Rising Inflation Impacting Non-Prime Borrowers Most, Though Many Consumers Proving to be Resilient under Challenging Circumstances
New TransUnion study explores consumer resiliency amid rising inflation
As rapidly rising gasoline, energy and utility prices, among other factors, drive inflation to levels not seen since the 1980s, non-prime borrowers – those consumers with the riskiest credit profiles – have generally experienced the greatest impact to their wallets. A new TransUnion (NYSE: TRU) study, “Identifying Resilient Consumers During Inflationary Times,” found that non-prime borrowers have seen the greatest percentage rise in both credit balances and delinquency rates since early 2021, which coincides with the period when inflation has risen significantly.
The study was featured at this week’s 2022 TransUnion Financial Services Summit, which is attended by hundreds of executives from across the country. While the study pointed to the impact of inflation on consumer wallets, it also highlighted how increases in delinquency levels on many lending products leave current rates near or below levels observed at the end of 2019, prior to the COVID-19 pandemic. Furthermore, the study found that even though credit balances are rising, more consumers are making payments each month over their minimum due amounts, an indication of consumer resiliency.
“Inflation is expected to remain high through at least the end of 2022. Its impact on consumer wallets is clear – balances are rising and we are seeing an uptick in delinquency rates. Our study determined that consumers in varying credit risk tiers and with different product types will face unique impacts. One of the key conclusions from the study is that while a prolonged, elevated inflation environment will negatively impact many consumers, serious delinquency rates will generally not rise above levels seen prior to the pandemic, even under worst-case inflation scenarios. Furthermore, consumer credit markets will likely see more positive credit behavior once inflation abates.”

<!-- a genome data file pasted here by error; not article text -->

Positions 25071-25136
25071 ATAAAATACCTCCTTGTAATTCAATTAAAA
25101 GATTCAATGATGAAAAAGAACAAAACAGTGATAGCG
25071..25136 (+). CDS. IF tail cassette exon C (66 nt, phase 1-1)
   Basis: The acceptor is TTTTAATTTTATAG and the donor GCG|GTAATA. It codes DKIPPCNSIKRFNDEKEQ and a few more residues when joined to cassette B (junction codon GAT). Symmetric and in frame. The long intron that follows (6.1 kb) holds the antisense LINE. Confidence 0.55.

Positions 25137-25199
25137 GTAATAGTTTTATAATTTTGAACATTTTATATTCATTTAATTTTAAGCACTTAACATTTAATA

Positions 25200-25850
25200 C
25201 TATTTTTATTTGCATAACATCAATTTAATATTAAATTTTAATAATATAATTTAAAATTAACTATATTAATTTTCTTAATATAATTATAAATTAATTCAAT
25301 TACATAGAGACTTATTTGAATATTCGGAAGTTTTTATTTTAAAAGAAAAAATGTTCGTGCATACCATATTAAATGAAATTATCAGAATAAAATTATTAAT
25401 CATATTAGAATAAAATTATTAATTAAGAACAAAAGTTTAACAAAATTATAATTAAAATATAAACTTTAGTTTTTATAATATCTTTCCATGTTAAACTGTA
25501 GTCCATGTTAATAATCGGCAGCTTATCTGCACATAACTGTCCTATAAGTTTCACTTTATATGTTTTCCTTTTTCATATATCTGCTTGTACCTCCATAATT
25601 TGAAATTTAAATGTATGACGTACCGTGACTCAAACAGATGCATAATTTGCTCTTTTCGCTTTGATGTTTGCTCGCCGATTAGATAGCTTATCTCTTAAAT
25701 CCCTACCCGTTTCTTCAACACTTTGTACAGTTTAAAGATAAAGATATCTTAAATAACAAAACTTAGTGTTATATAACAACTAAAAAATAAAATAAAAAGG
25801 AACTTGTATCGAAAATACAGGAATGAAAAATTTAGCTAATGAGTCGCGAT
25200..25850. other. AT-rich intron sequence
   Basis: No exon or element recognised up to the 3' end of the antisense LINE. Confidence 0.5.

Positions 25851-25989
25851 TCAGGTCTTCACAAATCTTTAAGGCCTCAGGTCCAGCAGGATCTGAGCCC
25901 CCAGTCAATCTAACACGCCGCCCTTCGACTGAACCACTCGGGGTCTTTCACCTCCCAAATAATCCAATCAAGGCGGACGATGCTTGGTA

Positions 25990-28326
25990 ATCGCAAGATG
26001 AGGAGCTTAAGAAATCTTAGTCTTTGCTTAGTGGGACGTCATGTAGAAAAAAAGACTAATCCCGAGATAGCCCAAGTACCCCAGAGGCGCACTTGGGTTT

Credit Balances Growing For Consumers, Including Non-Prime Borrowers
The study found that a combination of factors has likely led to higher consumer balances for non-mortgage lending products. First, lending has recovered to more “normal” conditions following a slowdown at the beginning of COVID-19. Second, higher prices for consumer goods and services, including not only daily household purchases but also larger ticket categories like automobiles and home renovations, has increased new loan amounts and has helped push up consumer balances.